Originally posted on Fortune| By Kara Driscoll
Companies see the same value in an MBA degree, no matter how the student attended class, according to Mark Johnson, associate dean of MBA programs at Wake Forest University School of Business. Instead, salary prospects depend more on the quality of the institution, he adds.
Johnson says prospective students should remain open-minded and explore as many different schools as they are willing to research in order to find a fit that will result in an education that has a return on the investment.
“Look at the curriculum, but also ask questions about career placement,” Johnson says. “Do graduates of the program receive a promotion and/or salary increase shortly after graduation? Those are things some people don’t think about when they’re considering programs.”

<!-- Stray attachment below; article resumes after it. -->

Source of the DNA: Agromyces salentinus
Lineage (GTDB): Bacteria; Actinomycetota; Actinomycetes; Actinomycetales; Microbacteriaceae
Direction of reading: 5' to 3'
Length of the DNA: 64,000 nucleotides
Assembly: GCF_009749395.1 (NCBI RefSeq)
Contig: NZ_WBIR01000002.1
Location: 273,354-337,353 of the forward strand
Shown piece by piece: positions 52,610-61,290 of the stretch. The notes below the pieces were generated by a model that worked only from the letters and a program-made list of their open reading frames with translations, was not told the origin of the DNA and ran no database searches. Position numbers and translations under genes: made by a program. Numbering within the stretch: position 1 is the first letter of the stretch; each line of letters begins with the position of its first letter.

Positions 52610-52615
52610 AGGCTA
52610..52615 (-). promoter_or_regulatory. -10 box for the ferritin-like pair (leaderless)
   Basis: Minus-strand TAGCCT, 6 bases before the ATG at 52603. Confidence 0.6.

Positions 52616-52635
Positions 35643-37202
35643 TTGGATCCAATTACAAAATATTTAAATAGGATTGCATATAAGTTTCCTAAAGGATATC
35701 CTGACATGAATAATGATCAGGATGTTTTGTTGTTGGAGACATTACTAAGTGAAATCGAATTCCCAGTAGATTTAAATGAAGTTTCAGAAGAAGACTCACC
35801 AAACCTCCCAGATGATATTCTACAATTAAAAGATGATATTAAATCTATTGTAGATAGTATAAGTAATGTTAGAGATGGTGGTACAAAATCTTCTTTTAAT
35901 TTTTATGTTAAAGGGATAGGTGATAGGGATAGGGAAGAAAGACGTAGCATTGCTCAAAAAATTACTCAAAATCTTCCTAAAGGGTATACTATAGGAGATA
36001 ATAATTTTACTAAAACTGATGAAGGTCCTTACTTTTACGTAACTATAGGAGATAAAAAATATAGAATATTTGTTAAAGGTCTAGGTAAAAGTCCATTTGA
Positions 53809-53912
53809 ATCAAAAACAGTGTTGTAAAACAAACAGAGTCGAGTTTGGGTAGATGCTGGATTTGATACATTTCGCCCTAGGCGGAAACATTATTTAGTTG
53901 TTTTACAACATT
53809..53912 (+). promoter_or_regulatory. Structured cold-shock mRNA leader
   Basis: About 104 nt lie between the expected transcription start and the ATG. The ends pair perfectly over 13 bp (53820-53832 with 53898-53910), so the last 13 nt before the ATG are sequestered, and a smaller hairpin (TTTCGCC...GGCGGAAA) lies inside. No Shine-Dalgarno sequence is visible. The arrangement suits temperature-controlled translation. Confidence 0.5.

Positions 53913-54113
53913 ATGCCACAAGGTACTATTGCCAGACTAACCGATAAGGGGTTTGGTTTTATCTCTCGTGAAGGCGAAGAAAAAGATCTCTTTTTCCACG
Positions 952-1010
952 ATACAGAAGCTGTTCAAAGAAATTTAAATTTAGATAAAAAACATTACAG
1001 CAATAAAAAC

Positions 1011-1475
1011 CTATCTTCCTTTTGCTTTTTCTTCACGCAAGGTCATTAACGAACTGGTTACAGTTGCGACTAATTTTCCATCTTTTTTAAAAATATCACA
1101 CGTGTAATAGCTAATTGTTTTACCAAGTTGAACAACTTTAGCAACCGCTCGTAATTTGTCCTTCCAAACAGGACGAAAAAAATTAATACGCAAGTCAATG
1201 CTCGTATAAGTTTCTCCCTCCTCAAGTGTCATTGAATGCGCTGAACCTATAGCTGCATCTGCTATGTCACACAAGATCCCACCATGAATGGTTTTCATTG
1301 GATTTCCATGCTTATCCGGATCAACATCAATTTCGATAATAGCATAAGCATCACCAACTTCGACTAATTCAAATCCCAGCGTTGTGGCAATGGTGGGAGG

Wake Forest MBA students experience an average 23% increase in salary after graduation, while 59% of students receive at least one promotion, and 35% change organizations after they get their degree, according to data from the university.
“Companies are looking for people who have work experience but also demonstrate a willingness to invest in themselves,” Johnson says. “An MBA is a significant financial and time commitment, and it’s that commitment that can result in a salary increase or a promotion.”